It may sound like the opening scene of a particularly implausible gay porno, but it’s actually the plot of Red Stitch’s latest offering, Straight.
“When they’re in the hotel, trying to figure out if they can go through with it, they do mention it sounds like the start of one of those pornos where the guys are straight but they go gay because it’s so naughty, so it’s a bit ‘meta’ that way,” director Dean Bryant (pictured) told the Star Observer.
“But it’s not crass at all…it’s about testing how far you’re willing to go to have a new experience. They choose the most extreme thing they can think of and see if they can go through with it.”
And can they?
“Now that’s giving too much away! I will say this…it goes pretty far.”
The situation is mined for much humour, but readers will be happy to know the laughs aren’t of the gay panic, gross out variety. Rather, the hilarity comes as the two men – straight-laced Lewis and his worldly traveller pal Waldorf – grapple with the situation they’ve committed themselves to.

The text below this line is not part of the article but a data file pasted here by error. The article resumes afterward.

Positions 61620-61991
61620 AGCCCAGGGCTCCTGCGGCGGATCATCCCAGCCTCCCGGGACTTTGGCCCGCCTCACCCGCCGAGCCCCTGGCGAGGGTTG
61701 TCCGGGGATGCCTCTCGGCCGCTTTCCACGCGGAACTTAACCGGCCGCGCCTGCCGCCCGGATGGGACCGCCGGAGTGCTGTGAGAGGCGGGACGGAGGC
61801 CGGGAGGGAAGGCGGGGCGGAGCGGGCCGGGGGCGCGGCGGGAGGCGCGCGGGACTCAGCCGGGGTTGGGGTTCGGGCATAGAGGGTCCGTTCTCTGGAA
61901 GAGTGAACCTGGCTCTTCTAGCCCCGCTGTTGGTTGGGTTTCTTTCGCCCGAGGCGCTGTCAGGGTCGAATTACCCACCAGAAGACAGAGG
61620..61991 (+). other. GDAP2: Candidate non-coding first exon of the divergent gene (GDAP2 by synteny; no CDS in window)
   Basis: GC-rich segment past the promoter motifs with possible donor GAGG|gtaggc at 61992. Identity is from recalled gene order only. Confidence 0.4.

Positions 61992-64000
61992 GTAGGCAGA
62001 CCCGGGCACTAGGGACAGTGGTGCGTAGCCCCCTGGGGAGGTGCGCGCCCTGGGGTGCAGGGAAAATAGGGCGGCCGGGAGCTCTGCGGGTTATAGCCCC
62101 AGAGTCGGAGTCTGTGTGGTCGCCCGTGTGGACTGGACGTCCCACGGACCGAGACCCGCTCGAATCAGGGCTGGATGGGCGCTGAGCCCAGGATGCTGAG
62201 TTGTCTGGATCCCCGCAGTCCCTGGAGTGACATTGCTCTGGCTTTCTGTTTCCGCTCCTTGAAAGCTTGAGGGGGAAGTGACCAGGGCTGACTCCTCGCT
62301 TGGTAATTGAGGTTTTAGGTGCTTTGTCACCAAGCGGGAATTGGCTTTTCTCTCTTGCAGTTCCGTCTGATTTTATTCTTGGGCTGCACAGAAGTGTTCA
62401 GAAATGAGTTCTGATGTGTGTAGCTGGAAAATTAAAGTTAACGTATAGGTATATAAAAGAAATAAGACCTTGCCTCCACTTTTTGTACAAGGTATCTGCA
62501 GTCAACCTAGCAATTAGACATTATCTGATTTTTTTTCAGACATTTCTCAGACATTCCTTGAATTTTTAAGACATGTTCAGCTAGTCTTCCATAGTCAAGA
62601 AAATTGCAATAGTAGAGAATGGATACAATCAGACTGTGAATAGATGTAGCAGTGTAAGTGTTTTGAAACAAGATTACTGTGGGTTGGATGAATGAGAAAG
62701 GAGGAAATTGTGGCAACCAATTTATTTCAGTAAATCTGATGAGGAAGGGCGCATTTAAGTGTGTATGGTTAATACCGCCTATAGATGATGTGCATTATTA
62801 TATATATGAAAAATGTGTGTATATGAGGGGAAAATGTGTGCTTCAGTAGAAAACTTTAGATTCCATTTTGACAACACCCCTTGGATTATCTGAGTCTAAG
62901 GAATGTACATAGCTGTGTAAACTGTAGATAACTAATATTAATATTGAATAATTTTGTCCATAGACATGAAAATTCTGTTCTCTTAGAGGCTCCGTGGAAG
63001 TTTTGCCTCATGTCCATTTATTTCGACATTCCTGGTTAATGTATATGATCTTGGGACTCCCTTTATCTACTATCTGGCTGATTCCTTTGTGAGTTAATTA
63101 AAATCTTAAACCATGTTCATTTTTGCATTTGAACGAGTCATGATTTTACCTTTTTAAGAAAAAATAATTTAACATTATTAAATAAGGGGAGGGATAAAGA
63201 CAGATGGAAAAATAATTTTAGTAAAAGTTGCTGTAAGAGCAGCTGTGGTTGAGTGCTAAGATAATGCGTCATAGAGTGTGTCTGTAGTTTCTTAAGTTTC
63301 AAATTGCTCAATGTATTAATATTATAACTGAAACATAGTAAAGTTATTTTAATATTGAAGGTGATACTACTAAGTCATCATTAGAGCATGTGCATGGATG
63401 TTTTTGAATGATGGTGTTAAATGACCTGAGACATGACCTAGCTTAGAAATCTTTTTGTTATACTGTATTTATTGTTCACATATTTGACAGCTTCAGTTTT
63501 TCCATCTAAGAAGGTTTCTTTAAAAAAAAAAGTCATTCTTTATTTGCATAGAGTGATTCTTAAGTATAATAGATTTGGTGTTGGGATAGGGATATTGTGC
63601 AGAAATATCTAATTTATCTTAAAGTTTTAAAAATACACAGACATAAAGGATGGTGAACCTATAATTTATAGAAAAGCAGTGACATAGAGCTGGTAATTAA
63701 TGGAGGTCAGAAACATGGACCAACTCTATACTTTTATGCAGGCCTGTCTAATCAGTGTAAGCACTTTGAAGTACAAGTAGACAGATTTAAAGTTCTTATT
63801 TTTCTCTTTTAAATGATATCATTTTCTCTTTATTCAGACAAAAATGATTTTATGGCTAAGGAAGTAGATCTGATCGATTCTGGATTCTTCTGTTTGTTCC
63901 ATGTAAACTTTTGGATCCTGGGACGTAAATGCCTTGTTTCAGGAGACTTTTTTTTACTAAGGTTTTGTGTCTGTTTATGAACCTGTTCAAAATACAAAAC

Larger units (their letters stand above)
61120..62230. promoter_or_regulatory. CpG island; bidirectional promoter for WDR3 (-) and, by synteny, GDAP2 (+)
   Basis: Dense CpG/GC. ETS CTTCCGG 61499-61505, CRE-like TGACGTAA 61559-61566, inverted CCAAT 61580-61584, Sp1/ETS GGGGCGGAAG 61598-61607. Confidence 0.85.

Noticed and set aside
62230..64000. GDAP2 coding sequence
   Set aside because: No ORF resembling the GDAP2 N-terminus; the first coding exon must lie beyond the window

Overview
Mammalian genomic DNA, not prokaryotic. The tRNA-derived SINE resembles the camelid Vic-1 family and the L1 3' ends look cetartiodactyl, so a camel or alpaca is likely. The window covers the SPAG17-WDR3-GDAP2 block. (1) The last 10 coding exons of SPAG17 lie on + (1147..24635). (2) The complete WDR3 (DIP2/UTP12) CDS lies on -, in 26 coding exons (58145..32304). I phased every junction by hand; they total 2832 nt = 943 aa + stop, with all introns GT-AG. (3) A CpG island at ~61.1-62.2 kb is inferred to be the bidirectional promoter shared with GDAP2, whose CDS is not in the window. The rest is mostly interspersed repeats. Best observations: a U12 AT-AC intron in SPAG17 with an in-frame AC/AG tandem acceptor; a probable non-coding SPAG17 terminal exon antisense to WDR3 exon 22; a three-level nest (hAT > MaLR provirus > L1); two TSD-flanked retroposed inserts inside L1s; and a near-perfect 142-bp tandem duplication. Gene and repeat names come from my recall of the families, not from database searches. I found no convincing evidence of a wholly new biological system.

The DC Moore-penned play takes inspiration from Lynn Shelton’s 2009 American indie film. Much of the original story remains intact, including the duo’s plan to take their home movie to the fictional amateur porno film festival ‘Humpfest’, but it’s been transposed to an English setting for the stage.
“It’s also a lot more of an all-out-comedy, in the tradition of awkward English comedies,” said Bryant, who admitted he was anticipating some nervous laughter from the straight men in the audience as the duo progress towards their hotel room climax (so to speak).
“The two actors we’ve got playing the roles are very nice heterosexual men, who’ll be doing a lot of very intimate stuff together, so some straight guys might find it confronting. Ben Prendergast plays Waldorf – he’s part of the Red Stitch company, and the only actor we got from outside the company is Ryan Gibson [Lewis], who’s been one of Ben’s best friends for many years. They came with inbuilt comfort and chemistry.”
While we hope we’re not assuming too much in saying that sleeping with a person of the same sex ain’t too confronting a thought for much of the Star Observer’s target readership, Bryant said he thought the play would pose some interesting questions for queer audiences.
“There’s definitely homoeroticism there, because they’re both attractive men and there’s a lot of flesh on display. But there’s also the kind of discussion that gay audiences have all had before – what is sexuality? What does it mean to want to sleep with this person or that person?” he said.
“A lot of gay guys struggle with this too, sleeping with each other and with their friends: is the act itself just a physical thing, or will it change your relationship?”
INFO: Straight, Red Stitch Theatre, August 30 – September 28. www.redstitch.net